25,000 Customers and Two More
The weather forecast, an islander’s constant companion, suggested the potential for a real mess. The same great rainstorm that had caused mudslides and evacuations in California had made its way east, and we were in for some big water. Maybe. One never knows. Nobody worries too much out here about the rain, or even about the snow, as a rule. It’s the wind that causes us to toss and turn in our bunks. A maritime community grows anxious when the wind blows hard, and for good reason. A power company lineman can say the same. Being used to it does not help.
The day after the storm, reports on the radio indicated that 25,000 CMP and Bangor Hydro customers in Maine had lost power, and that some of them still had not seen it come back on. The news report did not mention power outages among the ratepayers of the Matinicus Plantation Electric Company.
We had two.
By the way, what the Sam Hill is “predictive radar?” That sure sounds like an oxymoron to me. It sounds like somebody at the weather bureau doesn’t know what “radar” means. At any rate, the day of the storm started out better than predicted. This is fairly typical; we sometimes cancel plans to fly on or off the island because we are assured that no travel will be possible, only to hear the flying service’s little airplane overhead an hour later. On this day a few of us were gathered in the schoolroom for a CPR class. The six schoolchildren had just left for the day, and the storm was just beginning to show its teeth. It had rained a little already, and the slippery ice outside was treacherous. I had worried about people throwing their backs out trying to get to a first aid course — not an auspicious combination. Thankfully, nobody’s feet went flying.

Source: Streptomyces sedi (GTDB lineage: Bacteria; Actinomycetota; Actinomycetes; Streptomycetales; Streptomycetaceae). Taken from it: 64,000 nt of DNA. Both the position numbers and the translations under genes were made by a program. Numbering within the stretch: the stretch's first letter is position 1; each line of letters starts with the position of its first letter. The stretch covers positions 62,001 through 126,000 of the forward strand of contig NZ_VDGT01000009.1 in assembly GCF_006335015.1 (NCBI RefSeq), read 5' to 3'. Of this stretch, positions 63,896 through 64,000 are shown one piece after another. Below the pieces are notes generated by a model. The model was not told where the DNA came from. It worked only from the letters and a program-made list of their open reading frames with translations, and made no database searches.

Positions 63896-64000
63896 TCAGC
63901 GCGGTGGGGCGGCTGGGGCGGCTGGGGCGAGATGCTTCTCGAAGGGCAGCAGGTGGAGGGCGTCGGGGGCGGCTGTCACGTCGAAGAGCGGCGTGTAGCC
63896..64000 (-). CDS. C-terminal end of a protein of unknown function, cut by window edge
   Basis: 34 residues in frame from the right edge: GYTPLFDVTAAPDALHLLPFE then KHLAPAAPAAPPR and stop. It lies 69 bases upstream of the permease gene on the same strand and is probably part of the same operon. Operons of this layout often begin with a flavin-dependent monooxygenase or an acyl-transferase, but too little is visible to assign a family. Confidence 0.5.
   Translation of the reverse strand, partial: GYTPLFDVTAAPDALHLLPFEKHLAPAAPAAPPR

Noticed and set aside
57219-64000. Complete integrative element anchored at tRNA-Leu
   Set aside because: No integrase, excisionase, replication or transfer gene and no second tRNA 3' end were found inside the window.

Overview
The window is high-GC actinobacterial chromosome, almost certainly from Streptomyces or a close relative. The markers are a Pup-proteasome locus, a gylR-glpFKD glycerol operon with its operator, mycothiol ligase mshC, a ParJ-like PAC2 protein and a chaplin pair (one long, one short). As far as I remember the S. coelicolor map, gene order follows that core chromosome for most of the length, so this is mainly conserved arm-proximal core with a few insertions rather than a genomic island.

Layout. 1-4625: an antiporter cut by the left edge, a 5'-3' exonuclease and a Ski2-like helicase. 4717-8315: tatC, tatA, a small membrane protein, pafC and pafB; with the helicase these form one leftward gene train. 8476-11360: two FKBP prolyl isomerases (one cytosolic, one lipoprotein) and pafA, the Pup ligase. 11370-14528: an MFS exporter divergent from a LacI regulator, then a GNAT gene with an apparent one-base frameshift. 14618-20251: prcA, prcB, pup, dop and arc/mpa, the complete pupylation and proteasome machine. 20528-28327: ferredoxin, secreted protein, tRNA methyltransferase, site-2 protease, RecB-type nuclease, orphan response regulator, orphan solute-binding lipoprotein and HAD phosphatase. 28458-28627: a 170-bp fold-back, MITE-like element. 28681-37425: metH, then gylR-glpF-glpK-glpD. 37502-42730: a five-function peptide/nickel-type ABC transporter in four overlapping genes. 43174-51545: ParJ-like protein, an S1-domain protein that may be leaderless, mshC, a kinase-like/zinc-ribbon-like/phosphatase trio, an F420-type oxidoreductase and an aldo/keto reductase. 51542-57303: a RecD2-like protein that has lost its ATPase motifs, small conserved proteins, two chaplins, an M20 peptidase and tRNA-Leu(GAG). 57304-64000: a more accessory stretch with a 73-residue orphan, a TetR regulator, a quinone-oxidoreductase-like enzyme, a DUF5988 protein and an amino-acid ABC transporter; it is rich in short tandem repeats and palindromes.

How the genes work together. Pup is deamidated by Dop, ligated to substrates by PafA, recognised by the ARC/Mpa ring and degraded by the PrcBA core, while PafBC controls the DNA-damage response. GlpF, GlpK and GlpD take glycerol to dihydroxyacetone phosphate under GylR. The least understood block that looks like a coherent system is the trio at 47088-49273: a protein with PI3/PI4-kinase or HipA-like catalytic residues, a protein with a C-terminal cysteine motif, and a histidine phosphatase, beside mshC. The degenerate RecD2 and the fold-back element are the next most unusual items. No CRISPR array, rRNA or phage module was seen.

As the class was breaking up, at about 6:15 that evening, one of the participants mentioned that she was headed home to have a quiet candlelight dinner for two — over Skype. She and her boyfriend had been together for three years that day, and as they could not be together, they had planned to eat the same meal at the same time, to visit, and to raise a glass over the ether through the miracle of technology. With two laptop-mounted cameras and an Internet connection, these two would pleasantly share the time, if not the space, on this special evening.
You can probably guess what happened.
I arrived home at about 6:45pm, after tidying up from the CPR class and giving a couple of people rides home in the rain. The wind was now pretty fierce and it was no night to be out walking the roads if one could help it. As I got home, Paul was preparing to go to the powerhouse to do the regular evening check. Twice a day, various fuel and temperature gauges are checked, data is logged, the diesel engines that keep this island running are quickly inspected, and an “all is well” is confirmed.
It takes only a couple of minutes for him to drive from our house to the powerhouse, which stands near the harbor less than a mile away. Right in the middle of that brief time in transit, when he would have no knowledge of this happening, the power bumped.